Thursday, May 22, 2014

Ladies and Gentlemen...

by Robyn

Part of the fun of living abroad are the opportunities that sometimes arise simply because "you're not from around here."  One friend hosted a radio program when she was one of just two foreigners living in a third-tier Chinese city. Another became a regular on a morning TV program in Japan. One time in Korea, my travel companions were interviewed for the nightly news for their thoughts on the kimchi festival we attended that day (slow day in news?). And over the course of the years I've been wined and dined or upgraded (and yes, downgraded, too) simply for being a foreigner.

The latest in our personal chronicle of Expat Adventures came about this week.  A friend's husband is very involved with the local classical music scene, and through this connection we helped review some of the translations of promotional materials for a new competition for young pianists, the Astana Piano Passion (alas, we were not asked to comment on the competition name!). 

This contest seems to be a pretty well-funded initiative, consistent with impressive levels of spending in support of the arts locally. Astana regularly brings in world-class musicians for performances to grace the stages of its arts venues include both the neo-classical Opera House and the Manfredi Nicoletti-designed National Concert Hall, the former dripping with gold leaf, crystal chandeliers and marble floors, the latter with Steinway grand pianos and state-of-the-art acoustics.

Inside the Opera House
Opera House foyer

Kazakhstan National Concert Hall

Kazakhstan National Concert Hall foyer
Under the Artistic Direction of Denis Matsuev, a pretty big deal in the classical music world and in the Russian-speaking world (Fun Fact #1: he played during the Olympics closing ceremonies at the Sochi Games; Fun Fact #2: he's played at the Hollywood Bowl), in its first year it drew mostly a regional (i.e., Russian-speaking) crowd. Now in its second year, the contestants and jury members included those from Europe, Korea, Japan, China, in addition to Georgia, Russia, Belarus, Ukraine...and of course, Kazakhstan.

Denis Matsuev Plays Sochi Winter Olympics Closing Ceremony
Denis Matsuev in Sochi
Taking place over a week, the competition consisted of opening and closing showcase concerts, live semi-final rounds, master classes and social activities for the contestants, and a final round of competitions. Prizes include cash for contestants - and in a nice touch, their teachers, as well as scholarships to music summer camps and festivals, in addition to all expense-paid trips to Astana for the event itself.  Much of the program was livestreamed on the internet.  Altogether it's a pretty impressive effort.

In addition to a glamorous Kazakh & Russian-speaking hostess, they also wanted an English-speaking host. And none other than the silver-toned Kevin got the job. 
Kevin on stage announcing at the Kazakhstan National Concert Hall
For all of the competition rounds, Kevin found himself introducing the jury, the contestants and their programs - which was harder than it sounds. Try your hand at some of the contestant names:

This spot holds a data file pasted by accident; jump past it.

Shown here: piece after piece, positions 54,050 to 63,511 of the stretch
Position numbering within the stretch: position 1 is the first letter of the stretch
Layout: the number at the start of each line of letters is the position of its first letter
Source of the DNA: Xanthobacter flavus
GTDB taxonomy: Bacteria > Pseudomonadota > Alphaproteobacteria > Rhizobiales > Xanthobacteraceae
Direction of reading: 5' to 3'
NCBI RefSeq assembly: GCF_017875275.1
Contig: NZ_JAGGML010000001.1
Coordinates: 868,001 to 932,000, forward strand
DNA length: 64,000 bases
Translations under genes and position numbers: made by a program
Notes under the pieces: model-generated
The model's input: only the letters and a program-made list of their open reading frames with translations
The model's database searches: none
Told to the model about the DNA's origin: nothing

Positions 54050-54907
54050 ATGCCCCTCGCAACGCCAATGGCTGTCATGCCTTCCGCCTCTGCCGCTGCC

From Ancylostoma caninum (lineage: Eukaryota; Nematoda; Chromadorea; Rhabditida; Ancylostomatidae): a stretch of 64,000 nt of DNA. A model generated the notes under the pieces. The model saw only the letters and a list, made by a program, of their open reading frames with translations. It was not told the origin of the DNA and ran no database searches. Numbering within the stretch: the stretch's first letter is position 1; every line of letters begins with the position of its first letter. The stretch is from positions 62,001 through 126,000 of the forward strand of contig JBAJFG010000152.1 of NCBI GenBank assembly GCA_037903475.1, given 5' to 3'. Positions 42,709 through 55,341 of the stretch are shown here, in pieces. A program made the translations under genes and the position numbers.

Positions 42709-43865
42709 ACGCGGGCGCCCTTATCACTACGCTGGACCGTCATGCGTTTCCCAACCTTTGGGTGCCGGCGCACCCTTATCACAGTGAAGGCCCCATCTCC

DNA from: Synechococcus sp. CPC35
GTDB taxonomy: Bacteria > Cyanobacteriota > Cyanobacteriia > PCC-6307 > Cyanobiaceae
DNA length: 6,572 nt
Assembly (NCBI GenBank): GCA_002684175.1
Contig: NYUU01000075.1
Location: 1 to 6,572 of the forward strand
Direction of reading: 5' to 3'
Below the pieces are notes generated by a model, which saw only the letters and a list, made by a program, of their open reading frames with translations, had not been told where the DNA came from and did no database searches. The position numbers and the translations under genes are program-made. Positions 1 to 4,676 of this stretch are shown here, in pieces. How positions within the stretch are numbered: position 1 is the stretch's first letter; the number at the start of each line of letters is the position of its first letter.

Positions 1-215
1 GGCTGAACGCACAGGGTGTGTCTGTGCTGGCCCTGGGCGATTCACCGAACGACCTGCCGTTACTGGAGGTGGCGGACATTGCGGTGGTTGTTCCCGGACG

Sanzharali Nurlanaliuly Kopbayev 
Gleb-Joseph Sergeevich Romanchukevich 
Sanzhar Mukhtarovich Zulруkharov 

And, for the musicians out there, try your hand at some of the contestant's pieces.  The 10-17 year old pianists were required to choose a piece by a Kazakhstani composer.  Bonus: sheet music is available for free download.

I was able to attend a number of the events as well, and wander between backstage with Kevin the front of the stage to watch the musicians.  We certainly saw our share of Tiger Moms - those prodigies are not all self-created!, and sweet the tiny Japanese pianist who came out on stage in her fancy floor-length gown but before she could play she got under the piano to install her own pedal booster... and then got back down to disassemble and take it with her after playing her pieces.  

But our favorite musician, both backstage and from the audience, was the gracious and talented Alexandru-Cadmiel Boţac, from Romania.  You may want to remember his name. 
Alexandru-Cadmiel Boţac
Backstage, Kevin noted that he was the calmest and friendliest of all the musicians. (He also spoke English very well, which made it possible to chat with him), and while his mother was with him, we only learned who she was on the final day of competition. No Tiger Mom there.  And from an audience-member perspective, I'm certainly not an expert, but it was clear to me that his performances were compelling - more controlled in dynamics, strong technique, and really, the most sophisticated of the contestants. The audience and orchestra gave him a standing ovation for his final round performance and wouldn't stop until he played an encore, one of his own compositions.  I won't be surprised to hear of him going far.

We attended the Closing Concert as "civilians" and enjoyed seeing the kids we've been watching all week receive their awards.  Alas, due to a doozy of a cold I passed on the Gala, and Kevin, always the gentleman, escorted me home as well.  We were sad to miss the final opportunity to celebrate with our favorite prodigies.

In case you are now so interested that you want to know more, the final concert is posted on YouTube, featuring performances by all the first prize winners, Denis Matsuev, and the Astana Symphony. There are probably worse ways to spend two hours, but not sure that it merits a full screening. For a flavor of the announcers you just have to go a few minutes in... as Kevin doesn't speak Kazakh he wasn't eligible to do this event, but he's already been asked to host again next year if we're still in Astana.

And if you know any talented young pianists, tell them to start preparing.  The next competition will take place at the same time next year.

Piano prodigies. and 10 year old boys.

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